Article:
….does not a summer make” said Aristotle – that’s as maybe but this morning I have seen the first swallow of 2015 and it definitely feels like summer is on the way. It is a mesmerising sight to watch the swallows swoop low across the fields gathering up insects for food.
Every year these amazing little birds make the journey from southern Africa, across the Sahara to breed in the northern hemisphere. They return to the exact same nesting sites year after year.
It is said that the swallow’s forked tail comes after an angry God threw a firebrand at a swallow that was stealing fire for the people. As it flew away the firebrand burned away the middle feathers of the swallow’s tail. The real reason is much more mundane in that having a fork in the tail increases the efficiency of flight.
For a few weeks now, the curlews have been seen and audible over the fields locally. I always think that they look rather out of place with their long, slightly curved bills, much suited to feeding in soft sands and muds of the coast. They really do grace us with their presence.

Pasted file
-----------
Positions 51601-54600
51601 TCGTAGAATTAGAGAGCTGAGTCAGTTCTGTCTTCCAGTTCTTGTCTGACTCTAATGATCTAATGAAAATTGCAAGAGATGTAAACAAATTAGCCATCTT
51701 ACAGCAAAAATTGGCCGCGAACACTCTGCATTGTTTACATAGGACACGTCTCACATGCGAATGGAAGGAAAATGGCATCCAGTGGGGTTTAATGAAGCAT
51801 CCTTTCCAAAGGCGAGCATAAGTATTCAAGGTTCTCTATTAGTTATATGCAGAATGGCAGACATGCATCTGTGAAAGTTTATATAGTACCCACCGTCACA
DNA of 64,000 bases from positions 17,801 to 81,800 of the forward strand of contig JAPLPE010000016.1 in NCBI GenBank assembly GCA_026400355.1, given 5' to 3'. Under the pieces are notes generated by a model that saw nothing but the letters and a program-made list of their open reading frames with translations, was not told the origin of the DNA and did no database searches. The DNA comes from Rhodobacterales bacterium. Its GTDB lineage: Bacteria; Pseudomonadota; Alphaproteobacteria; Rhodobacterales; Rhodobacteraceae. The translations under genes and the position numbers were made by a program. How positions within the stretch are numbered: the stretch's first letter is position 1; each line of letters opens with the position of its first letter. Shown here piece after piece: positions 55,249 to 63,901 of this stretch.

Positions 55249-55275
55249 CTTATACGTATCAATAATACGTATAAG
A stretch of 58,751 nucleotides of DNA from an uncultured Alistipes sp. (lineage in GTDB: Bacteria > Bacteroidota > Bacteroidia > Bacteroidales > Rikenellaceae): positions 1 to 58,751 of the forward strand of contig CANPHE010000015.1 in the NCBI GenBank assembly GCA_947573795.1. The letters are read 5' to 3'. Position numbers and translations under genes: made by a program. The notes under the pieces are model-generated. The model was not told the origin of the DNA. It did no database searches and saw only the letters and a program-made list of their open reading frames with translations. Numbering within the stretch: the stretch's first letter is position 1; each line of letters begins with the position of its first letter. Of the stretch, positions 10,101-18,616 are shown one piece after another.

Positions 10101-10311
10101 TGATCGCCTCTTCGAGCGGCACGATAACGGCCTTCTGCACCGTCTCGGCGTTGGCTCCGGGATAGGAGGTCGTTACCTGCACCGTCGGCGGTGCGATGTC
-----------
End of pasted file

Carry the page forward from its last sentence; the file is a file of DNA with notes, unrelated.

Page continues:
They can feed successfully on insects in the shorter grazed grass of managed farmland, especially if the ground is slightly boggy.
Quite often you can hear them without seeing them. They make a very distinctive plaintive sound from which the bird gets its name.
They choose to breed in inland areas. They build their nests on the ground, primarily on moorland. For that reason, if you are out in the summer walking your dog on the moors, please do keep it on a lead.
Another migratory bird that visits for just a few months before returning to northern Africa is the Ring Ouzel. It looks very like a blackbird but has a tell tale white band across its chest.
The name “Ouzel” comes from old English and means “common blackbird”. The Ouzel is very shy of humans, unlike the blackbird, which probably explains its now relative rarity.
It also looks similar to a dipper but is unrelated to it. You will sometimes hear of the dipper being referred to as a water ouzel
The Ring Ouzel feeds on worms and insects and on berries in the autumn.
Like the curlew, it also nests on moorland, under heather or bracken.
Unfortunately, numbers in the Peak District are declining so this is the bird that you will have to work the hardest to spot.